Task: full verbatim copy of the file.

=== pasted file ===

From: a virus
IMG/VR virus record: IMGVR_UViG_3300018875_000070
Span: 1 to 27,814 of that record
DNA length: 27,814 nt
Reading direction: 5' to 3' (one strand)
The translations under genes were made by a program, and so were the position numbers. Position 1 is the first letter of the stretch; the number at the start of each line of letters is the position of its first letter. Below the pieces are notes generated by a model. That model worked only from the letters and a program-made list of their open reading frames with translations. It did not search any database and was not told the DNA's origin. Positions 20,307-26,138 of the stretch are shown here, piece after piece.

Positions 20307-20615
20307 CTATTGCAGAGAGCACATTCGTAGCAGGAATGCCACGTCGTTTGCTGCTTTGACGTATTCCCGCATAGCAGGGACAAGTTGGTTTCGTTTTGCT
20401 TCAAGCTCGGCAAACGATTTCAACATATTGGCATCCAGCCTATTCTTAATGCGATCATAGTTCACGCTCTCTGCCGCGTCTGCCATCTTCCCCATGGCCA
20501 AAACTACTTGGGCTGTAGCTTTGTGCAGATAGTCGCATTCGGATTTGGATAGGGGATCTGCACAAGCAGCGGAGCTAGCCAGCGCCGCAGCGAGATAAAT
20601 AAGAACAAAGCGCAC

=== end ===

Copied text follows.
From: a virus
IMG/VR virus record: IMGVR_UViG_3300018875_000070
Span: 1 to 27,814 of that record
DNA length: 27,814 nt
Reading direction: 5' to 3' (one strand)
The translations under genes were made by a program, and so were the position numbers. Position 1 is the first letter of the stretch; the number at the start of each line of letters is the position of its first letter. Below the pieces are notes generated by a model. That model worked only from the letters and a program-made list of their open reading frames with translations. It did not search any database and was not told the DNA's origin. Positions 20,307-26,138 of the stretch are shown here, piece after piece.

Positions 20307-20615
20307 CTATTGCAGAGAGCACATTCGTAGCAGGAATGCCACGTCGTTTGCTGCTTTGACGTATTCCCGCATAGCAGGGACAAGTTGGTTTCGTTTTGCT
20401 TCAAGCTCGGCAAACGATTTCAACATATTGGCATCCAGCCTATTCTTAATGCGATCATAGTTCACGCTCTCTGCCGCGTCTGCCATCTTCCCCATGGCCA
20501 AAACTACTTGGGCTGTAGCTTTGTGCAGATAGTCGCATTCGGATTTGGATAGGGGATCTGCACAAGCAGCGGAGCTAGCCAGCGCCGCAGCGAGATAAAT
20601 AAGAACAAAGCGCAC